I chose to study an amazing region of the world in South America called the Tropical Andes. This hotspot contains more endemic species than anywhere else in the world. An outstanding fifty percent of its plants only grow in this region. There are many endangered species in this area due to negative human involvement. There are conservation efforts being made to protect the remaining habitat but will it be in time?
(Tropical Andes, http://www.conservation.org/where/priority_areas/hotspots/south_america/Tropical-Andes/Pages/default.aspx, accessed 7 May 2012)
What is a biodiversity hotspot? It is defined as a threatened region with a large range of endemic plant species (at least 1 500) and where more than 70 percent of the original habitat has been lost because of human activities. Typically, the diversity of endemic vertebrates is also high (Biodiversity Hotspot, http://www.science-dictionary.com/definition/biodiversity-hotspot.html, accessed 7 May 2012). The Tropical Andes is a diverse hotspot located in South America. The area of this hotspot spans through Chili, Argentina, Bolivia, Peru, Ecuador, Columbia, and Venezuela. Ecosystems in this hotspot include the snow covered tops of the Andes mountain range to the deepest gorge in the entire world. This unique hotspot also contains the highest navigable lake in elevation, Lake Titicaca.
(Lake Titicaca, http://www.boliviaweb.com/tours/TourDetails.aspx?TourId=49&lang=en&step=1, accessed 8 May 2012)
(Andean Bromeliad,http://www.flickr.com/photos/greggzimmerman/5455332110/, accessed 8 May 2012)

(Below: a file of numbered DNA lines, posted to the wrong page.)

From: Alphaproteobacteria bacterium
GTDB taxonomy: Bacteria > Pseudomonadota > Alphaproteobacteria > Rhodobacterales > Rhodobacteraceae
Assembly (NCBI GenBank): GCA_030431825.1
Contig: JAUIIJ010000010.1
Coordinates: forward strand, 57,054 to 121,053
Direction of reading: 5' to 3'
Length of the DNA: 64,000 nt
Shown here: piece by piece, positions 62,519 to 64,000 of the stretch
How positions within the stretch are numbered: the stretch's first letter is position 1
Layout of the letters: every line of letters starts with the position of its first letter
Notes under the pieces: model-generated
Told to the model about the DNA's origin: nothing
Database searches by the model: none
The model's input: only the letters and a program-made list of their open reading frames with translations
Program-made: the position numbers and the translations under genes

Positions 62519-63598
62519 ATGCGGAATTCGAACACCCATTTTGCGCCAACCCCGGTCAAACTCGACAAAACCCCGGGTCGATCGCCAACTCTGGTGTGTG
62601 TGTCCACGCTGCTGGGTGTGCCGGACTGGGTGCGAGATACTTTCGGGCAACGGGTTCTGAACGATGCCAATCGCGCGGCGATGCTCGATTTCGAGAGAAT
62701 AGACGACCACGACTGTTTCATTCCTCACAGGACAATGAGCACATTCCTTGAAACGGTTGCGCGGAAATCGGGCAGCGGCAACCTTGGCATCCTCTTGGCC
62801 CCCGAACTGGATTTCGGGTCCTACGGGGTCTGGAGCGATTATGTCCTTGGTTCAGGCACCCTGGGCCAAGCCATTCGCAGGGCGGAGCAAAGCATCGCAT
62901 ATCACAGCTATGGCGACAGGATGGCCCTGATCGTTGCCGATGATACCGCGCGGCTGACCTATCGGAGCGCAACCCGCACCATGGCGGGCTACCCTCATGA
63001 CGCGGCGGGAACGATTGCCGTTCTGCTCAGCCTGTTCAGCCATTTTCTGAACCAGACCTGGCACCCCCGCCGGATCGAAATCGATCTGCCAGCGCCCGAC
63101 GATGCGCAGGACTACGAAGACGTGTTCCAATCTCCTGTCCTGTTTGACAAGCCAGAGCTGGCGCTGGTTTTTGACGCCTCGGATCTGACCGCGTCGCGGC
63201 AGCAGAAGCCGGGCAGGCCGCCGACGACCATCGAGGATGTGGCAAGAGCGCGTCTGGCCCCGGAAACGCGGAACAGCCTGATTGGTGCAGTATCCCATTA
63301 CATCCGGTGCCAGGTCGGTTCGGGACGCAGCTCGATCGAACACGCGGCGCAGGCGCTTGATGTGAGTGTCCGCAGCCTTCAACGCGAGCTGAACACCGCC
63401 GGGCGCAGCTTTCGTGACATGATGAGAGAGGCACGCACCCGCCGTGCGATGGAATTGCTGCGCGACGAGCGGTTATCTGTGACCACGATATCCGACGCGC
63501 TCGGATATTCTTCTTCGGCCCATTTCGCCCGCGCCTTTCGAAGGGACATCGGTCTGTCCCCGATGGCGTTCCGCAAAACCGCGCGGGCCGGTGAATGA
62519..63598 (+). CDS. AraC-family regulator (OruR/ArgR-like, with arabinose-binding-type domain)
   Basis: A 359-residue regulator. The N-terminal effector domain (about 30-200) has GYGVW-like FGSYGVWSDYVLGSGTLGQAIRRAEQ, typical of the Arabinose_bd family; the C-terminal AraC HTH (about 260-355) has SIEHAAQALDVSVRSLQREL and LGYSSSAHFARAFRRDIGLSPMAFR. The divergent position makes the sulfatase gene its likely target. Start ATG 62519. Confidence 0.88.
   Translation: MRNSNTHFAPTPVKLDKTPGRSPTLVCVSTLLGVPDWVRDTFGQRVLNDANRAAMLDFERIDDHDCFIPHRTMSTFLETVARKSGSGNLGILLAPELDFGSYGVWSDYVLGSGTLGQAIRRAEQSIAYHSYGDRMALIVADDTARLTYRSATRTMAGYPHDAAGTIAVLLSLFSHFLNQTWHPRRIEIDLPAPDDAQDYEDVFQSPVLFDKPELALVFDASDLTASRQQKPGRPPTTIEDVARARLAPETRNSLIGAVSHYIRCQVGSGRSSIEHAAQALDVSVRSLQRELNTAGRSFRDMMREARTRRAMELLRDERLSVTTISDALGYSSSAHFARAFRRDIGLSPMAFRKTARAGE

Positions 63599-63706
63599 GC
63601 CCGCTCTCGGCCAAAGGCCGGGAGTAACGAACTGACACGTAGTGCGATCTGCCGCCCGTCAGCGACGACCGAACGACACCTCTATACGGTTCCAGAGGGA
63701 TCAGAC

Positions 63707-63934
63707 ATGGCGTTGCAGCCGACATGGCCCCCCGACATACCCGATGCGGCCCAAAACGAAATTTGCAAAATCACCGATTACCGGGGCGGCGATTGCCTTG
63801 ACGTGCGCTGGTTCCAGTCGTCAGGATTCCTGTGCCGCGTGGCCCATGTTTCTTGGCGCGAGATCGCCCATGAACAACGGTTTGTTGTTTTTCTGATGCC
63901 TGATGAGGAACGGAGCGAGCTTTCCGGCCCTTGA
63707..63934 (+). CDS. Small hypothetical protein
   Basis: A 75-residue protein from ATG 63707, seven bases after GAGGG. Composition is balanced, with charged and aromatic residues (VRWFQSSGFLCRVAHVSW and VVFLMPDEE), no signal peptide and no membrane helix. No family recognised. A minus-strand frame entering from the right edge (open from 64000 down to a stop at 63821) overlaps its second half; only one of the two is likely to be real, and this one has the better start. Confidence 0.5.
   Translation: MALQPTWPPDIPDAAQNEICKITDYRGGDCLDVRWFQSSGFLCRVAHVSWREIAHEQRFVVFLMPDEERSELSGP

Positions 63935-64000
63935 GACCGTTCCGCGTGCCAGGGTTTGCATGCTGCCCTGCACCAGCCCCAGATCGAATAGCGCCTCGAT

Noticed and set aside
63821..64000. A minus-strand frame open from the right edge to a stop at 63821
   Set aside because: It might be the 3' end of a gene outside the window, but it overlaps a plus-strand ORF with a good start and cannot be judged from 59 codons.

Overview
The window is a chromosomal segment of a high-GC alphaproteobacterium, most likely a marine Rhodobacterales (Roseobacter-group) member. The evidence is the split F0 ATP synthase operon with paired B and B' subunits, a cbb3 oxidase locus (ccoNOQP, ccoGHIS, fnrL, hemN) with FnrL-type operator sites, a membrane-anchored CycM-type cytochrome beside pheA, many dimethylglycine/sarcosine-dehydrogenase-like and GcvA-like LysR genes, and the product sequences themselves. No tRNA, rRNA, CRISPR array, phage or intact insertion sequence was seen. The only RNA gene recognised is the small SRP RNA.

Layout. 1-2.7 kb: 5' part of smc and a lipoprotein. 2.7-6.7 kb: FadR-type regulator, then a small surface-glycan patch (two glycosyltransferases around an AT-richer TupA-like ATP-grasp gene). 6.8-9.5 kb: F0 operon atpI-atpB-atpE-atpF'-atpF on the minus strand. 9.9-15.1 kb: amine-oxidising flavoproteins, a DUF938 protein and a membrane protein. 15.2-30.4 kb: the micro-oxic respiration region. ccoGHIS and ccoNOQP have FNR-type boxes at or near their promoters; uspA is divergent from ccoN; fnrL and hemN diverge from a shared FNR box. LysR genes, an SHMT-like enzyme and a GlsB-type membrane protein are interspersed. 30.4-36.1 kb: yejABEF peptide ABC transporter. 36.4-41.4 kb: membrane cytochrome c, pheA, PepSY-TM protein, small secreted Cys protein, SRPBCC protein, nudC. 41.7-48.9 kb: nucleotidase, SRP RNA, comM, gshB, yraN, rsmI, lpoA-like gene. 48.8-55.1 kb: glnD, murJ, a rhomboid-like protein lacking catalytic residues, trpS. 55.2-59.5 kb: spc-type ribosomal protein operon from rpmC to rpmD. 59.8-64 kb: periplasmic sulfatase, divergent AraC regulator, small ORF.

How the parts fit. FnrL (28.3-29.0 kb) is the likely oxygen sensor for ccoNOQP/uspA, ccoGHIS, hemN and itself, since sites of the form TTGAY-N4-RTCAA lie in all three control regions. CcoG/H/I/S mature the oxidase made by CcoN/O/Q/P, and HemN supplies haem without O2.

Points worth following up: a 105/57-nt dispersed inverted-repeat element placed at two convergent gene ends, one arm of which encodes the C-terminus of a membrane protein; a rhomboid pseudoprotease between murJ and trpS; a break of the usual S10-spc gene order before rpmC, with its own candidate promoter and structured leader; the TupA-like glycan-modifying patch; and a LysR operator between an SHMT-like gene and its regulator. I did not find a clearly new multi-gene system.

Some of the most rich and diverse forests are found in this hotspot called the cloud forests. One amazing plant in this region includes the high Andean bromeliad (puya Raimondi) that is an endemic palm. It takes a century for this plant to reach full maturity. There are over 15,000 endemic plant species that live in this hotspot. An endemic animal that lives in the Tropical Andes is the mountain coati. This curious creature almost resembles a raccoon in many ways. The mountain coati is about the size of a house cat and has double jointed ankles allowing them to easily go down trees. They live about 7-8 years and are very social animals. They might be small but when aggressively provoked become fierce fighters.
|South American Coati|
(South American Coati, http://zoologicalwildlifefoundation.com/animals/mammals/procyonidae/ mountain-coati/, accessed 7 May 2012)
In 1988, Norman Myers was the first person to identify ten tropical hotspots. Since then many more hotspots have been identified and informative books have been published about hotspots. For an area to qualify as a hotspot it must first meet some requirements. It must contain at least 1,500 species of endemic vascular plants and have lost 70% of its original habitat.
Atelopus exiguus is an endemic amphibian that is critically endangered due to severe habitat loss.
(Central Conservation Amphibians, http://zooamaru.com/amphibian-conservation-center/, accessed 7 May 2012)
The Tropical Andes has a wide range of socio-economic conditions. The region is one of the most divers and unique places on Earth. There is the largest known variety of amphibian species in the world. There are an outstanding 664 species of amphibians with 450 of those species listed as endangered. This has a lot to do with the fact that only one fourth of the regions original habitat still exists. In the places where the Incas lived only 10% of original habitat remains due to being degraded. If people move quickly there are still pristine places in Peru and Bolivia that could become reserves. Large cities within the hotspot are expanding because of the massive population growth.